By Ted Greenwald
In Qualcomm Inc.'s quest to avoid being swallowed by Broadcom Ltd., its best bet to remain independent may be completing its own giant acquisition. But it is running out of time.
Qualcomm has been working for more than a year to buy NXP Semiconductors NV for $39 billion. Broadcom Chief Executive Hock Tan has said his offer stands whether or not Qualcomm completes its purchase, even though NXP would add 40% to Qualcomm's revenue and give the combined companies a major presence in the fast-growing market for chips used in cars.
Last week, Broadcom raised its bid for Qualcomm to more than $121 billion from $105 billion in what would be technology's biggest deal. In rejecting the revised bid Thursday, Qualcomm accused Broadcom of ignoring the value NXP will bring, among other criticisms. The Wall Street Journal reported Sunday that Broadcom has secured as much as $100 billion of debt funding for its Qualcomm bid.
The parties are scheduled to meet Wednesday, according to a Broadcom spokesman. On Tuesday, Broadcom said it would lower the number of independent Qualcomm directors it is nominating to six, down from 11, a move it said would allow it to gain majority control while ensuring some board continuity.
Even so, Mr. Tan had presented his target with a possible way out, repeating a threat last week to withdraw if Qualcomm paid more for NXP than it originally agreed to. While Mr. Tan appeared to soften that stance on CNBC Monday, saying he would preserve his options, Qualcomm could still put Broadcom on its heels by raising its offer for NXP.
That is where things get dicey.
Qualcomm isn't likely to close the NXP acquisition until Chinese antitrust authorities have approved the deal, its last regulatory hurdle. On its recent earnings call, Qualcomm estimated it would take three weeks to wrap up the acquisition once China gave the green light, which it expected "soon." China's antitrust regulator will take a week off for the Lunar New Year starting Feb. 15, further squeezing the schedule.
Qualcomm, Broadcom and NXP all have said the price for NXP, $110 a share, is fair. But to close the deal, Qualcomm likely would have to increase the price, because NXP shares have traded above the offer price since the summer, and activist investor Elliott Management Corp. is rallying investors to demand $135 a share.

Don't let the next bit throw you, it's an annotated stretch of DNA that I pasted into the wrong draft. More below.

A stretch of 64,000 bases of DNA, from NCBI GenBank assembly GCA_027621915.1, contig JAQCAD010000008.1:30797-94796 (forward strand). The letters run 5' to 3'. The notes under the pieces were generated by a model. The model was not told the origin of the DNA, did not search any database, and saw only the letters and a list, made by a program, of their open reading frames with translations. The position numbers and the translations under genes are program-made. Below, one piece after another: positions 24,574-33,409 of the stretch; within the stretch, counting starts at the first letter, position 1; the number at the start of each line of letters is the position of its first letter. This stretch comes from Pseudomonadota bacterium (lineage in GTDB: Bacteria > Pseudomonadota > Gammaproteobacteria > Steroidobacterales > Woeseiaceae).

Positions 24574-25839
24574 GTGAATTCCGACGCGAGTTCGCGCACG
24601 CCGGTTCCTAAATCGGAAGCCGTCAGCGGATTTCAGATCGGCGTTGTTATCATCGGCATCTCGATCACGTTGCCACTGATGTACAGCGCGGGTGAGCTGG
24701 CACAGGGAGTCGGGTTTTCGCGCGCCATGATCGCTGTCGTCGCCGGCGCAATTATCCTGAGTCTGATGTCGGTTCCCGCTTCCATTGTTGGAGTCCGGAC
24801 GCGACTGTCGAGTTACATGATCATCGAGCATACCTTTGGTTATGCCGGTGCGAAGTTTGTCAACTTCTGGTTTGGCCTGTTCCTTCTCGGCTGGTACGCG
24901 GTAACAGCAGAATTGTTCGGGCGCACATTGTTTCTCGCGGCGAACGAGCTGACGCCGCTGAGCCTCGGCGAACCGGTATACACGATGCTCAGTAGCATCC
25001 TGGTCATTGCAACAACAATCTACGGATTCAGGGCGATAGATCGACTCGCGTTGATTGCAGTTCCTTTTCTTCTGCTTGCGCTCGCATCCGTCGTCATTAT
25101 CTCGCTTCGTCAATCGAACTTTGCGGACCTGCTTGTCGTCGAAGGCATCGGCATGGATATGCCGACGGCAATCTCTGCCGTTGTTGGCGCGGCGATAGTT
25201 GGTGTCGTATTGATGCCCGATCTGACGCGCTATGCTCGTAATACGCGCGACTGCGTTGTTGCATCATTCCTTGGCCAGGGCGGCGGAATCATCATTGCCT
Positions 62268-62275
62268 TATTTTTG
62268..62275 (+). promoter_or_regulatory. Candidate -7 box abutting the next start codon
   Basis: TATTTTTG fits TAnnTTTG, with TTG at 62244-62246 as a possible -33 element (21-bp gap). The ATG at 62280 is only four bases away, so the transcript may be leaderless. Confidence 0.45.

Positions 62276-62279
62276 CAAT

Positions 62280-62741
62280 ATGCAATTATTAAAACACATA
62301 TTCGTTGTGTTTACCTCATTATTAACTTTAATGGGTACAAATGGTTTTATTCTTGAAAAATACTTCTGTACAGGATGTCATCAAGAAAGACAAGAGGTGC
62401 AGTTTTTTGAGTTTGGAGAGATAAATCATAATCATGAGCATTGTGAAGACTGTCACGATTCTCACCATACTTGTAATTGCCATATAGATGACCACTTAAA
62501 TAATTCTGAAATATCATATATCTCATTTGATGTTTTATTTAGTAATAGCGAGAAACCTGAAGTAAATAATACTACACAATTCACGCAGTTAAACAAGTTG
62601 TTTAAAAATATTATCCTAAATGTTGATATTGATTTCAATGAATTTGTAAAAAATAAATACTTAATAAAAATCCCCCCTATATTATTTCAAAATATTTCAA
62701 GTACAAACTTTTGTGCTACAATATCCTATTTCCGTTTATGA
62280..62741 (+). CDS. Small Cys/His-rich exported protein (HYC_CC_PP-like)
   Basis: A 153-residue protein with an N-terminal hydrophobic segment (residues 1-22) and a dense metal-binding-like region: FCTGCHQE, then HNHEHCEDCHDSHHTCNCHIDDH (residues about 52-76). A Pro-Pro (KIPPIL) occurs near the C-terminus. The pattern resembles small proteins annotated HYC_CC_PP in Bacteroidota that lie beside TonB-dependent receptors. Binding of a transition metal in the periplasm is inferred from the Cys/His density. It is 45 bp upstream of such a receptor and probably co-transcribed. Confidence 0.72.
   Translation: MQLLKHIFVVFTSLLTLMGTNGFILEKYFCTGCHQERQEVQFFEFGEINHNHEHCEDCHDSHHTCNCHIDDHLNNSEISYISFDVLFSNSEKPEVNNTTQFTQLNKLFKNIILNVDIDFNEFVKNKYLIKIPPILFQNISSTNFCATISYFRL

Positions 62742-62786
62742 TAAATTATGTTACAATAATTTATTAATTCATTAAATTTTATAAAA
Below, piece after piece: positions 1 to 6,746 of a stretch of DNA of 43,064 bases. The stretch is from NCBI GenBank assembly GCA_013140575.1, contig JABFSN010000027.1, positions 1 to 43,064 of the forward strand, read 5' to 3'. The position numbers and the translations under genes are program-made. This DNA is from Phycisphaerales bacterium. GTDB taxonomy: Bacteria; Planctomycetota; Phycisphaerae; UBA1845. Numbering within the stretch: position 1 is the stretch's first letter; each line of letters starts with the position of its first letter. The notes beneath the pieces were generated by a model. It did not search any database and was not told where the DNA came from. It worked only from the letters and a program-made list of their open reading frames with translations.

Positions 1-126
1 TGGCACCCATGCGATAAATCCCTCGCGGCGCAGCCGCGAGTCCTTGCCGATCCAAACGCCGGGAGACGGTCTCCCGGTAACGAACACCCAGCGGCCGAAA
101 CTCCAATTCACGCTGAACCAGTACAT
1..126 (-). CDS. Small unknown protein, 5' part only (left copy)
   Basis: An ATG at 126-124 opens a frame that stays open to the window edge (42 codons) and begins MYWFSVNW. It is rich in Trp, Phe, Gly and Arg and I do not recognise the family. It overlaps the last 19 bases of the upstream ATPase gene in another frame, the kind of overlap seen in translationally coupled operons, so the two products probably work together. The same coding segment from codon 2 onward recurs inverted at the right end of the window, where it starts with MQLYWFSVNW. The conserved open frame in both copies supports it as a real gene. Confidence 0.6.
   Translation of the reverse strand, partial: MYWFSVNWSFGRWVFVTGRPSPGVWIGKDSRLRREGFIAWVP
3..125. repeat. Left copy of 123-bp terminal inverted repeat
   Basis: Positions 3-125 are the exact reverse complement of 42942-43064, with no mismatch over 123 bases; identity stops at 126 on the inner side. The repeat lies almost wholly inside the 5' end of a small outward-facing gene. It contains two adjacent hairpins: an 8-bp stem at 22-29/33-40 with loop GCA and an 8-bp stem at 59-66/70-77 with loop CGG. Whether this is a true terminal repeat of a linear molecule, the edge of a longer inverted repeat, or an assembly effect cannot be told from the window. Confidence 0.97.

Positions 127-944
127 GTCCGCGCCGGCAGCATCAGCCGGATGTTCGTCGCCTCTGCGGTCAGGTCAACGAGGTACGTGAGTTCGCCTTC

In the best case, the closing of the NXP acquisition would happen in time for Qualcomm's investor meeting, scheduled for March 6, giving it a notch on its belt before shareholders vote for either Qualcomm's directors or a slate proposed by Mr. Tan.
A three-way tango between acquirers and targets isn't unprecedented, especially in cases involving a third company lured in as a "white knight," such as the dramatic 2014 battle between Actavis PLC, Allergan Inc. and Valeant Pharmaceuticals International Inc.
There is no white knight in the Broadcom-Qualcomm-NXP triangle, but Qualcomm's completion of the NXP transaction at a higher price would fortify it against a hostile takeover, analysts said.
"I can't recall when a very large company was trying to buy another very large company, which was trying to buy yet another large company," said Mike Walkley, an analyst with Canaccord Genuity Group Inc. "Now that Qualcomm has rejected Broadcom's bid, we believe management will likely move as fast as possible to buy NXP once they receive regulatory approval."
Broadcom's sweetened offer failed to persuade investors. After Broadcom announced the offer, Qualcomm shareholders pushed shares down. The price now stands 20% below the revised offer price.
Some investors saw Mr. Tan's ultimatum as a misstep.
"You just told Qualcomm: close NXP over $110, you're off the hook," said Steven Ré, investment chief at Fairbanks Capital Management Inc. Qualcomm shares make up around 17% of the firm's equity portfolios, he said.
Broadcom declined to comment on its revised bid. Qualcomm declined to comment.
Qualcomm enters its March 6 shareholder meeting following nearly three years of turbulence that lopped 22% from its stock price, while the PHLX Semiconductor Index gained about 82%.
Shareholders can point to a litany of grievances, including billions of dollars in fines from regulators over the way Qualcomm conducts business and a price war with Apple Inc. that is keeping billions of dollars in revenue out of its coffers as multiple cases wind through courts. Securing NXP would give them confidence Qualcomm can execute its plans.
"Qualcomm needs to close NXP more than ever," said Bernstein Research analyst Stacy Rasgon, "and they'll have to offer a higher price."
Qualcomm believes an NXP merger will supercharge its opportunities in the markets for automotive chips, security and equipment outfitted with computing and communications, known as the Internet of Things -- a combined market it expects to be valued at $77 billion by 2020, according to a recent presentation to investors.
Broadcom has tried to cast doubt on the deal, saying in a recent investor presentation that NXP's average revenue growth in the first three quarters of 2017 was substantially slower than its peers, and that it missed its own forecasts. Based on projections in a late 2016 regulatory filing, NXP in fiscal 2017 fell short of its goals for revenue and adjusted profit margins.
An NXP spokesman said the forecasts at issue were "management's best-case scenarios" for presentation in advance of an acquisition.
Write to Ted Greenwald at Ted.Greenwald@wsj.com
(END) Dow Jones Newswires
February 13, 2018 11:17 ET (16:17 GMT)
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